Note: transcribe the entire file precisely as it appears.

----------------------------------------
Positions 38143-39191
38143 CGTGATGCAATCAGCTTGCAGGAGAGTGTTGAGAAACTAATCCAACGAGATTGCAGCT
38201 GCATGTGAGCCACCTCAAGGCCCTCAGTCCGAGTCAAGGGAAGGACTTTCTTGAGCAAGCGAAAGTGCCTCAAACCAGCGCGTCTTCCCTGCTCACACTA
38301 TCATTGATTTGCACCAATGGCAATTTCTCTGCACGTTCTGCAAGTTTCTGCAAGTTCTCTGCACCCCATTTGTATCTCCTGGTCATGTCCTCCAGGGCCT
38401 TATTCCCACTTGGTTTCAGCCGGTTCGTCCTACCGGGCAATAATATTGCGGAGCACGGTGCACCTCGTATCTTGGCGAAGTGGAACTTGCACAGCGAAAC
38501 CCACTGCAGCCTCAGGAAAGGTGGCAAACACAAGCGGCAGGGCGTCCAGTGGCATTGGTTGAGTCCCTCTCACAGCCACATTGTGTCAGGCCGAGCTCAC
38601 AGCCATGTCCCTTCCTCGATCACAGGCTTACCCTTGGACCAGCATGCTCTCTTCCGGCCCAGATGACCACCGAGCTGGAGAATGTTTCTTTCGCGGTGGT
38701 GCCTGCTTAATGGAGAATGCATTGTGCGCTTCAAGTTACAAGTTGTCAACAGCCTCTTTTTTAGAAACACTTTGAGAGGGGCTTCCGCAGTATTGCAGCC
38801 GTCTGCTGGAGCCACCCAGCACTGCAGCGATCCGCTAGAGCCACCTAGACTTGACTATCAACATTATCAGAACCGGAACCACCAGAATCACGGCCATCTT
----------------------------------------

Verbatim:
Positions 38143-39191
38143 CGTGATGCAATCAGCTTGCAGGAGAGTGTTGAGAAACTAATCCAACGAGATTGCAGCT
38201 GCATGTGAGCCACCTCAAGGCCCTCAGTCCGAGTCAAGGGAAGGACTTTCTTGAGCAAGCGAAAGTGCCTCAAACCAGCGCGTCTTCCCTGCTCACACTA
38301 TCATTGATTTGCACCAATGGCAATTTCTCTGCACGTTCTGCAAGTTTCTGCAAGTTCTCTGCACCCCATTTGTATCTCCTGGTCATGTCCTCCAGGGCCT
38401 TATTCCCACTTGGTTTCAGCCGGTTCGTCCTACCGGGCAATAATATTGCGGAGCACGGTGCACCTCGTATCTTGGCGAAGTGGAACTTGCACAGCGAAAC
38501 CCACTGCAGCCTCAGGAAAGGTGGCAAACACAAGCGGCAGGGCGTCCAGTGGCATTGGTTGAGTCCCTCTCACAGCCACATTGTGTCAGGCCGAGCTCAC
38601 AGCCATGTCCCTTCCTCGATCACAGGCTTACCCTTGGACCAGCATGCTCTCTTCCGGCCCAGATGACCACCGAGCTGGAGAATGTTTCTTTCGCGGTGGT
38701 GCCTGCTTAATGGAGAATGCATTGTGCGCTTCAAGTTACAAGTTGTCAACAGCCTCTTTTTTAGAAACACTTTGAGAGGGGCTTCCGCAGTATTGCAGCC
38801 GTCTGCTGGAGCCACCCAGCACTGCAGCGATCCGCTAGAGCCACCTAGACTTGACTATCAACATTATCAGAACCGGAACCACCAGAATCACGGCCATCTT